“We’re proud to be a part of and support the community of Dinuba, including providing hundreds of jobs for the area,” the company said in a prepared statement. “At the same time, we are also proud to support the other 125 communities across California where our stores are located, and which receive the majority of our overall sales tax collection in the state.”

Dinuba and a handful of cities that have cut similar deals with Apple Inc., QVC Inc., eBay Inc., and other big names in retail are leveraging a 1 percentage point increment of the 7.25% statewide sales tax that goes to the location of the transaction, not the customer, under a 1950s law.

After Bloomberg Tax in 2019 first reported on the tax sharing deals, California lawmakers passed bills banning such agreements in the future and requiring more disclosures about them. The latter bill became law in 2020; the proposed ban was vetoed by Gov. Gavin Newsom (D).

Cities Divided

The pandemic may be dividing the cities further, depending on their circumstances. A California League of Cities survey conducted last summer found 90% of cities expect to cut staff or decrease city services to residents due to pandemic-related drops in revenue, and nearly 75% said they may have to do both.

In Dinuba, overall sales tax revenue is 444% higher than it was in 2015, the year before the tax sharing agreement took effect, according to state data.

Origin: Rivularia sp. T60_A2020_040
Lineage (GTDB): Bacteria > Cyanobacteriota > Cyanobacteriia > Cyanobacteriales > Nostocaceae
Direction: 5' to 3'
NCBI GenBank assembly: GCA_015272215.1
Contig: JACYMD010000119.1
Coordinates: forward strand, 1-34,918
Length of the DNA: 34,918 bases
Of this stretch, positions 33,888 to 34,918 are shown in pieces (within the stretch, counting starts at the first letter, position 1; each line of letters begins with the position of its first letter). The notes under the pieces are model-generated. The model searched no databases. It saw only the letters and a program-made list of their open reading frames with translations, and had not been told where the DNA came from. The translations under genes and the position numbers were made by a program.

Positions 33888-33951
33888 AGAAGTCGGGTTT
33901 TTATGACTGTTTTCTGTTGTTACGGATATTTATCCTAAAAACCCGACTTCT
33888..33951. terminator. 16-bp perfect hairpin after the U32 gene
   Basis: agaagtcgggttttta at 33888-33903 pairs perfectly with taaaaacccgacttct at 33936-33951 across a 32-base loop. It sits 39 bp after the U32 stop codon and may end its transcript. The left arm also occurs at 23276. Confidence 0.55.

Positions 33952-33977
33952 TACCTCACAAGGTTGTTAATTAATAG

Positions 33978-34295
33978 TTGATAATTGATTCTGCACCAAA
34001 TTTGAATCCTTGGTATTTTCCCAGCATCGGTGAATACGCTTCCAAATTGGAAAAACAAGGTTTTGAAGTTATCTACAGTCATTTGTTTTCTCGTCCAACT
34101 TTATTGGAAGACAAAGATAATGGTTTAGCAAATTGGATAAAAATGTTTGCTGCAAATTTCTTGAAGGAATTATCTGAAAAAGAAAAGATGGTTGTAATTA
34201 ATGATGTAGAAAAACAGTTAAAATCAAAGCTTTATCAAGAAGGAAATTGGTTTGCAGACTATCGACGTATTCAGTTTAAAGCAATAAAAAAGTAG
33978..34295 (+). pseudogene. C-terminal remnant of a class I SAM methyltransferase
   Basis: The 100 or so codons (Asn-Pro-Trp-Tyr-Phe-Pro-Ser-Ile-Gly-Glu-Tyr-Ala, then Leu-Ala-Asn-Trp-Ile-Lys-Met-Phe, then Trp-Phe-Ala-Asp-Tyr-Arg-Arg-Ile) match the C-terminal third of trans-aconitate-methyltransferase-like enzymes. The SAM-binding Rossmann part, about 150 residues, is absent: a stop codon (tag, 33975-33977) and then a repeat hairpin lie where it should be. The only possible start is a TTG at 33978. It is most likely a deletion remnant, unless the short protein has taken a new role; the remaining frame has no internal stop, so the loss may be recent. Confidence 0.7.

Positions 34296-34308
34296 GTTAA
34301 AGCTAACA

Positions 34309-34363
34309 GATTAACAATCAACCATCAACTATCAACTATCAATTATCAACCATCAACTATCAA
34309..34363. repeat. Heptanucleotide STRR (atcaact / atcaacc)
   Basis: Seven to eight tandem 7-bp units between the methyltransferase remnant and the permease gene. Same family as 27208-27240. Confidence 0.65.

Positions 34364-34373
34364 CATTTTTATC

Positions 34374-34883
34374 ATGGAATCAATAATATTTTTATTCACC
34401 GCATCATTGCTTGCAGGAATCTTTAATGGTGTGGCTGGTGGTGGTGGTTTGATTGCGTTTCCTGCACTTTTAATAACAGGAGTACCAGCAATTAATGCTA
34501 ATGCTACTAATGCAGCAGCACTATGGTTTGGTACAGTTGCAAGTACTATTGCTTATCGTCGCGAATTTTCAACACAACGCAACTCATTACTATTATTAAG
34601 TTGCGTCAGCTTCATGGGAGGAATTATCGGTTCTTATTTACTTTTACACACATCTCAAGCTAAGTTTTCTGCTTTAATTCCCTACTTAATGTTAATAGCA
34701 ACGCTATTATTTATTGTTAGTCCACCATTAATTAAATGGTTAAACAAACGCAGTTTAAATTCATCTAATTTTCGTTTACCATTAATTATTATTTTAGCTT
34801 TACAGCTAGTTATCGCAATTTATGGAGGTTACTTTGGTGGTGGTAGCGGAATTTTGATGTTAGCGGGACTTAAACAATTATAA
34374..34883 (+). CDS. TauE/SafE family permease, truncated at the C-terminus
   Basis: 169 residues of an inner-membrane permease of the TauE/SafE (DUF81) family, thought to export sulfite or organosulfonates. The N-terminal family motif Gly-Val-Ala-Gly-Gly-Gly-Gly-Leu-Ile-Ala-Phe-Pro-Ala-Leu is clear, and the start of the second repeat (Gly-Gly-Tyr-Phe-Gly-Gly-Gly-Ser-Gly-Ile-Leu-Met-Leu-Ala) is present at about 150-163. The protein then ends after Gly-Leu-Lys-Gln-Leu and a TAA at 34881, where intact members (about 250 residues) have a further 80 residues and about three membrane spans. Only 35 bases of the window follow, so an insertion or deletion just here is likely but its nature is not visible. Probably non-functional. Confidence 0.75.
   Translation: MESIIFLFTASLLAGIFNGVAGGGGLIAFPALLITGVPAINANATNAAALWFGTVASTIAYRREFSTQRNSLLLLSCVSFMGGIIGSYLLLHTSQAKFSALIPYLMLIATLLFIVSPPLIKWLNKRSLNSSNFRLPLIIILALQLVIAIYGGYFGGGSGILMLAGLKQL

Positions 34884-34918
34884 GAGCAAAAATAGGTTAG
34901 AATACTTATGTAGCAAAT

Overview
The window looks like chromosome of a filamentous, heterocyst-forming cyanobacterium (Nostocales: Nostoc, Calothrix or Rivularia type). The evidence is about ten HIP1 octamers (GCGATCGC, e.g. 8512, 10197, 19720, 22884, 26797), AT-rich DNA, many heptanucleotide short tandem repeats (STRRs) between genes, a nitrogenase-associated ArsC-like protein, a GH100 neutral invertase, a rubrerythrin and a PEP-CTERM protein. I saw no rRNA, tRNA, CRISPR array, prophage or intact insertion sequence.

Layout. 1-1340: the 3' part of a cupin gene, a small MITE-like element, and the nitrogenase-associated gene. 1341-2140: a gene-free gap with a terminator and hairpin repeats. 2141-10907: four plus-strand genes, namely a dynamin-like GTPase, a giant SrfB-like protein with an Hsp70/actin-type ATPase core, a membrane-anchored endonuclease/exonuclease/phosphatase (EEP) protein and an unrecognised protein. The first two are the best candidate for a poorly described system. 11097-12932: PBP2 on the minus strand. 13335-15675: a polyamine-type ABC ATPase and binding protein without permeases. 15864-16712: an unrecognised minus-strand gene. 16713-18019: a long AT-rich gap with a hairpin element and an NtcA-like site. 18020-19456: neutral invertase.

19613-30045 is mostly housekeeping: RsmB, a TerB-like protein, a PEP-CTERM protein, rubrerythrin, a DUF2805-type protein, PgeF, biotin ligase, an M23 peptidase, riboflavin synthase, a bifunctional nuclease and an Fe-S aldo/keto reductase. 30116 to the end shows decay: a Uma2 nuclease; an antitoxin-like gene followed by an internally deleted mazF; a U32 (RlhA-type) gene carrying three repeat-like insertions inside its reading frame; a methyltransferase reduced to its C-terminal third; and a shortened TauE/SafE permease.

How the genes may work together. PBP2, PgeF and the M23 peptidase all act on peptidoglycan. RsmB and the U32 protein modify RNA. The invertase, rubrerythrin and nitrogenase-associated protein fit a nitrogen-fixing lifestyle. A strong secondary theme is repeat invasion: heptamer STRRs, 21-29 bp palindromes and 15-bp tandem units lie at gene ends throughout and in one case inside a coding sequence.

“The boom to e-commerce has certainly resulted in some communities benefiting from their agreements,” league lobbyist Nicolas Romo said.

The pandemic economy appears to be accelerating the concentration of tax revenue for cities with agreements like Dinuba at the expense of others, said Nathaniel Cline, chair of the Economics Department at the University of Redlands who has examined the impact of tax incentives on the regional economy.

“It’s really an extreme version of something we already knew,” Cline said.

Dinuba’s fortunes mirror those of Best Buy, which reported strong sales in 2020 including a 174% increase in U.S. online sales for the third quarter. The company has said the pandemic makes it difficult to predict whether the trend will continue.

But pandemic-driven growth in online sales of electronics, including small and large appliances and computers, may be here to stay as people have changed the way they work and live, said Jennifer Bartashus, senior retail analyst for Bloomberg Intelligence.

“We think many of those changes in behavior will persist long after the pandemic fades,” she said. “Consumers are increasingly comfortable ordering items online, and the explosion of delivery options help ensure safe and secure delivery of goods, creating a cycle of confidence that encourages repeat online purchases.”

Recognizing a more permanent shift, Best Buy Chief Executive Officer Corie Barry said at the Consumer Electronics Show in January that brick and mortar stores will serve as fulfillment hubs permanently. That shift will keep the money flowing to Dinuba and the lawyer who brokered the deal, because when Californians buy online at and pick up their purchases at a local Best Buy store, Dinuba still gets the local share of sales tax.

—With assistance from Jasmine Ye Han

To contact the reporter on this story: Laura Mahoney in Sacramento, Calif. at

To contact the editor responsible for this story: Jeff Harrington at